Scottish independence: Cameron says No vote 'not for status quo'

David Cameron said the Better Together campaign was doing a good job

The prime minister has called for "cross-party consensus" on further devolution if there is a No vote in the referendum on Scottish independence.

On a visit to Glasgow, David Cameron told BBC Scotland's Reporting Scotland programme voting No was not simply voting for the status quo.

And he said he thought the Better Together campaign was doing a good job.

Scottish First Minister Alex Salmond said nobody would believe Tory promises of more powers for Scotland.

Start Quote

Parities who feel passionate about keeping our family of nations together are also passionate about further devolution”

End Quote David Cameron Prime Minister

Speaking to Reporting Scotland, Mr Cameron said: "All the parties are producing their own ideas, you've seen ideas from Labour, you're seeing ideas from the Liberal Democrats, you'll have ideas from the Conservatives in the next few weeks.

"I think that people in Scotland will be able to see that all the parities who feel passionate about keeping our family of nations together are also passionate about further devolution.

"So that people who vote No know that they are actually voting not simply for the status quo but for the best of both worlds.

"Being able to make more decisions here in Scotland while remaining part of this extraordinary family of nations that has achieved such great things in the past and can achieve great things in the future."

However Mr Cameron said he could not guarantee legislation for more powers would be included in the first Queen's speech after the next general election, if he is in government.

'Tory takeover'

Mr Salmond dismissed the pledge by the prime minister to further expand devolution in a post-referendum Scotland.

He said: "Nobody will believe Tory promises of more powers for Scotland, because the last time that happened the only thing Scotland got was Thatcherism and 18 years of Tory governments we didn't vote for.

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Any Tory politician is a liability to the No campaign”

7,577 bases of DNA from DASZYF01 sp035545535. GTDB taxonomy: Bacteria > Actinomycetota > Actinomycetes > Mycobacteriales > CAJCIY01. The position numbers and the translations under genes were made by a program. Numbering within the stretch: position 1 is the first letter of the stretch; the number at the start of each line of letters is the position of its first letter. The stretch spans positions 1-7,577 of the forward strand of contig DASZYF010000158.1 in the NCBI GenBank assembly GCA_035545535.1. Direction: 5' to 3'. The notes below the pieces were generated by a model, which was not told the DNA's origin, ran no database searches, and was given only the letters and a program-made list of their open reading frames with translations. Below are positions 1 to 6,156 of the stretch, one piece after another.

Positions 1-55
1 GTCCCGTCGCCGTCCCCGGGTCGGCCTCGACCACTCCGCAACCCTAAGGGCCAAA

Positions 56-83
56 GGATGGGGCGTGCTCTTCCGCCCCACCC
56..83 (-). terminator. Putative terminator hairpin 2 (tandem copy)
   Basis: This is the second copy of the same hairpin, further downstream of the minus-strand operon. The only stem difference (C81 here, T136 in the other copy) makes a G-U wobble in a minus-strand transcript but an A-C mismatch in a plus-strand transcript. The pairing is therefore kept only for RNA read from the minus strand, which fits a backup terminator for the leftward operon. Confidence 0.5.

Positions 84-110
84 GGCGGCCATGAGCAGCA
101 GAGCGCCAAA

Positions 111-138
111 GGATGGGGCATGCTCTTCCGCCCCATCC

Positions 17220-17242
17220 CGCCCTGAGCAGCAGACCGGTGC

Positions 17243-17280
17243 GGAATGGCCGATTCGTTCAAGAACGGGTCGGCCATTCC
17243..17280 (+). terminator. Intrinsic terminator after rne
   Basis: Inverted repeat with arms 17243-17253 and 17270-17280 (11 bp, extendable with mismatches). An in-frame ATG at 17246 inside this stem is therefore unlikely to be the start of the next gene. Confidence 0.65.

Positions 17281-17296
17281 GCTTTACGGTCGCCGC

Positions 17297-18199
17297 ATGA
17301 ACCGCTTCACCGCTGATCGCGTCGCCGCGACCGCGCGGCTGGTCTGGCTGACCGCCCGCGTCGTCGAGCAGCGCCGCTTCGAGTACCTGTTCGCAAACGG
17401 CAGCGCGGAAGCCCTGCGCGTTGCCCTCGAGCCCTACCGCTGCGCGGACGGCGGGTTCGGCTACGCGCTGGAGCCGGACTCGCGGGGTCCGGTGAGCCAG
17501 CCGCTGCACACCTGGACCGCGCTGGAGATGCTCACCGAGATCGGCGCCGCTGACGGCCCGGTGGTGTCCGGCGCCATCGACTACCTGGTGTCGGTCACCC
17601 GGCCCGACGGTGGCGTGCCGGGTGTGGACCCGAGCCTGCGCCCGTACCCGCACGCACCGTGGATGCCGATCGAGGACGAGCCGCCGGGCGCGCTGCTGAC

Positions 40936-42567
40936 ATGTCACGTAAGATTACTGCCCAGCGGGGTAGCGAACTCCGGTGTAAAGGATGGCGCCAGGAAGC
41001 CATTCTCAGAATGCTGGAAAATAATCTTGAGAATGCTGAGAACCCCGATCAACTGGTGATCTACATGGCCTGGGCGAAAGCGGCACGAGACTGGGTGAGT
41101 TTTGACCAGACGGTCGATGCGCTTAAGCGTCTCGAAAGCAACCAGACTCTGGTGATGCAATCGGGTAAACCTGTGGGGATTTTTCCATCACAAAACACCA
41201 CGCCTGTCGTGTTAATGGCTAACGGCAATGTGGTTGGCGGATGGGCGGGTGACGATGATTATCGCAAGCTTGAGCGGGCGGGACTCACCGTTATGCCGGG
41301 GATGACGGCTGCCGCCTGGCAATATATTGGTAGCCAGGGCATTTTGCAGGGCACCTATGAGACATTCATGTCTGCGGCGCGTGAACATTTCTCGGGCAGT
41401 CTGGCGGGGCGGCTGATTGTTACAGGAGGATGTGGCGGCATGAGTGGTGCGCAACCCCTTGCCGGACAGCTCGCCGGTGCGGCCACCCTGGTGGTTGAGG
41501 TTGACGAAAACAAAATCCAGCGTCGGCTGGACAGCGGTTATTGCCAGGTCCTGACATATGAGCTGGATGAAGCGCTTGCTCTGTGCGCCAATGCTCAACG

End Quote Alex Salmond First Minister

"The prime minister is perfectly entitled to come to Scotland, and we are perfectly entitled to ask why he isn't prepared to have a debate in Scotland."

Earlier this week, former Labour chancellor Alistair Darling, who leads the pro-Union Better Together campaign, rejected claims he had been sidelined and said the movement had "many voices".

Mr Cameron insisted the Better Together campaign was doing a "very good job" and Mr Darling was "absolutely the right person" to lead it.

He said: "I think Alistair's doing an excellent job, they're making a very positive case for Scotland to stay in the United Kingdom, but they're also quite rightly warning of the risks of separation.

"I don't think that we'd be doing our jobs as politicians if we didn't warn of some of those risks."

But Mr Salmond said the prime minister's visit was undermining the Better Together case.

He added: "Any Tory politician is a liability to the No campaign, and it is a huge problem for Labour that they are tied together with the Tories - the Tory takeover of the No campaign, with Alistair Darling pushed aside, is one of the reasons the Yes campaign is gaining so much ground."

The referendum on Scottish independence takes place on 18 September, when voters will be asked the yes/no question: "Should Scotland be an independent country?"

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Scotland Decides

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Referendum Live

    07:29: The view from Germany